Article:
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I 2 definitions for voltage, how are they equivalent?

  1. Sep 22, 2018 #1
    So I'm studying electrostatics and I came across to two different definitions of potential difference/voltage (because we're in stationary regimes) and I'm having trouble understanding how the expressions are equivalent.

    They are for a voltage between point A and point B

    $$U=V_a - V_b =\int_{a}^{b} \textbf{E} \cdot d\textbf{s}$$

    and, on the other hand,

    $$U= V_b - V_a = - \int_{a}^{b} \textbf{E} \cdot d\textbf{s}$$

    How can both of this expressions represent the potential difference between points A and B? Aren't they symmetric?
     
  2. jcsd
  3. Sep 22, 2018 #2

    Doc Al

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    Not quite sure I understand the question.
    The sign of the potential difference depends on which point you're measuring with respect to:
    ##V_a - V_b = - (V_b - V_a)##
     
  4. Sep 22, 2018 #3
    My question is that in both cases the expression is presented as "the potential difference between points a and b". However if I use both definitions will I obtain the same result or will I obtain symmetric results? I'm thinking the later is probably the correct one but now that leaves me with other question: shouldn't the second expression be the potential difference between points b and a?
     
  5. Sep 22, 2018 #4

    Mister T

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    What does ##U## stand for?

    ##V_b-V_a \neq V_a-V_b## except for the trivial case of ##V_a=V_b##.
     
  6. Sep 22, 2018 #5
    U is the voltage between points a and b.

    Exactly that's my doubt, are both expressions correct?
     
  7. Sep 22, 2018 #6

    Mister T

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    $$V_a - V_b =\int_{a}^{b} \textbf{E} \cdot d\textbf{s}$$

    and,

    $$V_b - V_a = - \int_{a}^{b} \textbf{E} \cdot d\textbf{s}$$

    But they cannot both be equal to ##U## at the same time, except when ##U=0##.
     
  8. Sep 23, 2018 #7

    Tom.G

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    Consider:
    If you a 1 meter long stick and a 1.5 meter long stick, isn't the absolute difference between them the same regardless of how you do the length comparison?
     
  9. Sep 23, 2018 #8

    Dale

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    They are both correct, but they are not equal to each other. The thing with voltages is that it is a directed difference. Strictly speaking you should never write just voltage ##U##. It should always be written more clearly ##U_{ab}=-U_{ba}##. You need to always specify which point is being considered to be the reference or the “ground”.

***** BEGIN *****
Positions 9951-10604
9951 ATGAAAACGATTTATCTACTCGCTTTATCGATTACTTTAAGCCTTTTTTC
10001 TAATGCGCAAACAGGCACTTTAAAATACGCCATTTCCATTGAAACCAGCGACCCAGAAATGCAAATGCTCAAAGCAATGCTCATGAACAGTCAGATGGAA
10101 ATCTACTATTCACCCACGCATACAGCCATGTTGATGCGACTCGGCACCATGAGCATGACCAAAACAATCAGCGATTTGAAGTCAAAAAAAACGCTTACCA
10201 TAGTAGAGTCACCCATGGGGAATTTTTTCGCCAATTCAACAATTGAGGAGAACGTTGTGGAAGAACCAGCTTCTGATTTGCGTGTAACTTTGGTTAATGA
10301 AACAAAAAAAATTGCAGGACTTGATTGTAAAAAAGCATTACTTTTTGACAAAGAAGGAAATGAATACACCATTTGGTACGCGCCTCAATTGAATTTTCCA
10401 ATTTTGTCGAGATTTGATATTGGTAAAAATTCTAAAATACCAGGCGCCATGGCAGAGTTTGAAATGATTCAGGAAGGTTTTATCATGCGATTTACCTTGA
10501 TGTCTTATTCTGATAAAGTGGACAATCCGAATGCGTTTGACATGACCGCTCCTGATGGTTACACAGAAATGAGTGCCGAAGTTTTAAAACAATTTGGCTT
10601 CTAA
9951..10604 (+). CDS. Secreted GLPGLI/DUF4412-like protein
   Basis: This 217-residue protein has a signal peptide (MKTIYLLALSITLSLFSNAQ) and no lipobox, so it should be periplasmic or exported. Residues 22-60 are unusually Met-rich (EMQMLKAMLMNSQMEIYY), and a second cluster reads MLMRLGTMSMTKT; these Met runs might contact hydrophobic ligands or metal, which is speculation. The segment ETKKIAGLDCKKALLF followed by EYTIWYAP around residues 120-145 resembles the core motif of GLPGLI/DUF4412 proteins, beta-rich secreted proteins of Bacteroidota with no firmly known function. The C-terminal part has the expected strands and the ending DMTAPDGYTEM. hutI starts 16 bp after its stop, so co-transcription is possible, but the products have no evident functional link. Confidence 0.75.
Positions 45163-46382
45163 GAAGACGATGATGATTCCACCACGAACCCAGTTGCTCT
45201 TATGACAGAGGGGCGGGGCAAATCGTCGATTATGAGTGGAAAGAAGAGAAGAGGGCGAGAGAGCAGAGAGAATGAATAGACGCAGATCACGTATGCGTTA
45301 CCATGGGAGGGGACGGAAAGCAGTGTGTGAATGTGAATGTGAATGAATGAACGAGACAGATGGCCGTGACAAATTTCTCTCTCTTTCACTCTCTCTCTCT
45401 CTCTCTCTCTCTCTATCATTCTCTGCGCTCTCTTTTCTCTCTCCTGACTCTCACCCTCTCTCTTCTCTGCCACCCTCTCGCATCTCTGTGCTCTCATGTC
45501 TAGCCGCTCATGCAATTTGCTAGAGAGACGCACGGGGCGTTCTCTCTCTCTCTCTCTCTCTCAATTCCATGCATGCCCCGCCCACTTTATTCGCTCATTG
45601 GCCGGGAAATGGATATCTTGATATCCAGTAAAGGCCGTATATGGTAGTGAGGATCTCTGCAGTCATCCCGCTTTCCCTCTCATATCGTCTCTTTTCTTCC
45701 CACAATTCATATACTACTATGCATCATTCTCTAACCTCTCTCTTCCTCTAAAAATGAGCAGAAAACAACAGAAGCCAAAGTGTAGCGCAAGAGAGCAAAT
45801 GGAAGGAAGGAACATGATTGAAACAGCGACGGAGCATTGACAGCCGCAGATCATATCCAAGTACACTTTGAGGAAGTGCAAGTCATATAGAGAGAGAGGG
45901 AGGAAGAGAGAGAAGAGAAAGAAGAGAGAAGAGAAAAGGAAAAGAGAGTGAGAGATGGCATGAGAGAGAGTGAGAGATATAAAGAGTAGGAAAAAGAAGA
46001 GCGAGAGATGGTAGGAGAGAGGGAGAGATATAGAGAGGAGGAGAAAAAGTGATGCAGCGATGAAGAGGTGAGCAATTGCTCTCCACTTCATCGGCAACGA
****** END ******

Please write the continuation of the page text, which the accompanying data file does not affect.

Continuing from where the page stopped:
There is no such thing as “the voltage between points a and b”. There is “the voltage at a with respect to b” and “the voltage at b with respect to a”. Often in context which point is used as reference/ground is clear, so it may not always be stated so precisely, but that is the meaning.
     
  10. Sep 23, 2018 #9

    Mister T

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    That's not a definition because it could refer to ##V_b-V_a## or ##V_a-V_b## or ##|{V_b-V_a}|##.

    It's like referring to an altitude between two points. For example, if you have an altitude difference of 10 meters between points a and b you don't know if the altitude at point b is 10 meters greater than the altitude at point a or the other way around. Saying that the altitude between them is 10 meters doesn't tell us which of those to choose. And saying that the absolute value of the difference is 10 meters doesn't tell us, either.
     
  11. Sep 23, 2018 #10

    Mister T

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    Yes, but knowing only that the difference is 0.5 meters doesn't tell us which of the two items is longer. And it certainly doesn't imply that ##1.5-1.0## is equal to ##1.0-1.5##. But that is indeed what the OP's two equations imply about the value of ##U##.
     
  12. Sep 23, 2018 #11

    Tom.G

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    Agreed.
    I also agree that the polarity is often, but not always important. (re: active devices vs resistive heater)

    However, the OPs question was:
    With no reference to polarity. That was the question I was trying to answer.
     
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